A franchise to extend the Uptown Tubes to Grand Central was awarded in June 1909, with the expectation that construction could start within six months and that the new extension would be ready by January 1911.[42] However, by February 1910, financing had only been secured for the completion of the 33rd Street terminal, and not for the Grand Central extension.[43] The extension to 33rd Street opened on November 10, 1910.[44] By 1914, the H&M had not started construction of the Grand Central extension yet, and it wished to delay the start of construction further. The Rapid Transit Commissioners had determined that the Ninth Street crosstown spur was unlikely to start construction any time soon.[45] By 1920, the H&M had submitted seventeen applications in which they sought to delay construction of the extensions; in all seventeen instances, the H&M had claimed that it was not an appropriate time to construct the tube.[46] This time, however, the Rapid Transit Commissioners declined this request for a delay, effectively ending the H&M's right to build an extension to Grand Central.[10]:55–56

Reconfiguration underneath Sixth Avenue[]

Reconstructed 33rd Street terminal

In 1924, the city-operated Independent Subway System (IND) submitted its list of proposed subway routes to the New York City Board of Transportation. One of its proposed routes, the Sixth Avenue Line, was to run parallel to the Uptown Hudson Tubes from Ninth to 33rd Streets.[47] At first, the city intended to take over the portion of the Uptown Tubes under Sixth Avenue for IND use, then build a pair of new tubes for the H&M directly underneath it. The IND had committed to building the Sixth Avenue line, and the H&M's 33rd Street terminal was located both above and below preexisting railroad tunnels, hence the IND's plan to convert part of the H&M tubes.[48] However, the H&M objected, and so negotiations between the city and IND and the H&M continued for several years.[49]

The IND and H&M finally came to an agreement in 1930. The city had decided to build the IND Sixth Avenue Line's local tracks around the pre-existing H&M tubes, and add express tracks for the IND underneath the H&M tubes at a later date.[50] However, the city still planned to eventually take over the H&M tracks, convert them to express tracks for the IND line, then build a lower level for the H&M.[51] As part of the construction of the IND line, the H&M's 14th Street and 23rd Street stations had to be rebuilt to provide space for the IND's 14th Street and 23rd Street stations, which would be located at a similar elevation. The 19th Street station was not affected because the IND tracks were located below the H&M tracks at that point.[52]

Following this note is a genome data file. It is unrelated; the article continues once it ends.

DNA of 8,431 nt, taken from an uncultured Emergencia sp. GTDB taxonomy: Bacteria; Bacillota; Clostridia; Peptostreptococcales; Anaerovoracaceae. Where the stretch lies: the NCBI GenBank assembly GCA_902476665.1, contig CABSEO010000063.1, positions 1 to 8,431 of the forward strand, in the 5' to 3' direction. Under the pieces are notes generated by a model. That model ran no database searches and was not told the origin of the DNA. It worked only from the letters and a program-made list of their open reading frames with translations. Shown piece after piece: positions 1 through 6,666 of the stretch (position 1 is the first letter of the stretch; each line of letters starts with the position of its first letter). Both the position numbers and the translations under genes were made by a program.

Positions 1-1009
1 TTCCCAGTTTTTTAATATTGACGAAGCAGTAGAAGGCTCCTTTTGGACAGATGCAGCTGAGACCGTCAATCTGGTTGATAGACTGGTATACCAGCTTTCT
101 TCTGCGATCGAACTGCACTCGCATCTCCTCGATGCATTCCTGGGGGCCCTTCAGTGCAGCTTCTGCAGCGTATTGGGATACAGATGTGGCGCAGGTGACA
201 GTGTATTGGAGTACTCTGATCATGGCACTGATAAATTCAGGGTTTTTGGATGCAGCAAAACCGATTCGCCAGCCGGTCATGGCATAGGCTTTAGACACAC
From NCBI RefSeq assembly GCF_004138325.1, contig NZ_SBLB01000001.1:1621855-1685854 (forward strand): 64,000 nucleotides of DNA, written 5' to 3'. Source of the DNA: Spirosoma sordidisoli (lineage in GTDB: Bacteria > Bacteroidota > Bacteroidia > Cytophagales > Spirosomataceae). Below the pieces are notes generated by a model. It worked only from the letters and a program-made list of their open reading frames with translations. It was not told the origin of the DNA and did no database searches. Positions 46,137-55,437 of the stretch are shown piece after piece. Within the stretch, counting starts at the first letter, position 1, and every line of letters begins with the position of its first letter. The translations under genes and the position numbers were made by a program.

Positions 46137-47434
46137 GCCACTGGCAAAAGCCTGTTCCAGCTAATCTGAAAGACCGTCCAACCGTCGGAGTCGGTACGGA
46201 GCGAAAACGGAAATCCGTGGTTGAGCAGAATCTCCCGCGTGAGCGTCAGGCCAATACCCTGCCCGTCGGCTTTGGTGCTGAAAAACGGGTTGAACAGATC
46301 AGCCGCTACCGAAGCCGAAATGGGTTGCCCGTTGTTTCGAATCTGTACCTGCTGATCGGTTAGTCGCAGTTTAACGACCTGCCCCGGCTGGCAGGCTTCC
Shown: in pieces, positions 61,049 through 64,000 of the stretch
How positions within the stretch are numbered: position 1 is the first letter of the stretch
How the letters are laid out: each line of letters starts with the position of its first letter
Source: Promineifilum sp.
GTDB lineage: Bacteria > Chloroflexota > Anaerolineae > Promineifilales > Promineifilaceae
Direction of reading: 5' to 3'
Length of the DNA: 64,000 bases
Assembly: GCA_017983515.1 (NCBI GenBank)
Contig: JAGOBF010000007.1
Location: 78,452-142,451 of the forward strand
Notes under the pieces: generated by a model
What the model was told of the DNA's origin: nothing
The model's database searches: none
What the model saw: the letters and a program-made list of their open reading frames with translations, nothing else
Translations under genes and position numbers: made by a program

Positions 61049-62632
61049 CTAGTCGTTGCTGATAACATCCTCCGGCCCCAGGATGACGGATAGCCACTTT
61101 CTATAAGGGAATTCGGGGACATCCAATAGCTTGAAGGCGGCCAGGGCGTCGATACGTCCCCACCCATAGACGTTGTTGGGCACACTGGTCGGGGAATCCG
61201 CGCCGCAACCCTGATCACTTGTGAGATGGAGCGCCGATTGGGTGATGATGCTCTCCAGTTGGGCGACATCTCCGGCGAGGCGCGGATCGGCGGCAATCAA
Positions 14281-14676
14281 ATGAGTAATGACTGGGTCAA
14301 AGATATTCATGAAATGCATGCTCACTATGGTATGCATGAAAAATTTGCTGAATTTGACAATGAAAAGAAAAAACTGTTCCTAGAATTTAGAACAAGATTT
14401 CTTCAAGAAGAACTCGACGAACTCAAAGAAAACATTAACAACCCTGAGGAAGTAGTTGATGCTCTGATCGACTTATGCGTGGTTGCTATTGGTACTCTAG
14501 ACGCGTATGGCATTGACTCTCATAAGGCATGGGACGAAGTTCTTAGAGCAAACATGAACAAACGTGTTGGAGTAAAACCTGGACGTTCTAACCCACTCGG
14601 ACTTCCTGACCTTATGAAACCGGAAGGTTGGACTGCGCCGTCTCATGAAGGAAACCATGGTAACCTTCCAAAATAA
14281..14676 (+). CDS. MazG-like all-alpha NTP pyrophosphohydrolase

The 33rd Street terminal closed on December 26, 1937 and service on the H&M was cut back to 28th Street to allow for construction on the subway to take place.[53] The 33rd Street terminal was moved south to 32nd Street and reopened on September 24, 1939. The city had to pay $800,000 to build the new 33rd Street station and reimbursed H&M another $300,000 to the H&M for the loss of revenue.[54] The 28th Street station was closed at this time because the southern entrances to the 33rd Street terminal were located only two blocks away, rendering the 28th Street stop unnecessary. It was demolished to make room for the IND tracks below.[55] The IND line opened in December 1940.[52] It replaced the Sixth Avenue elevated, which was closed in December 1938[56] and demolished soon after.[52]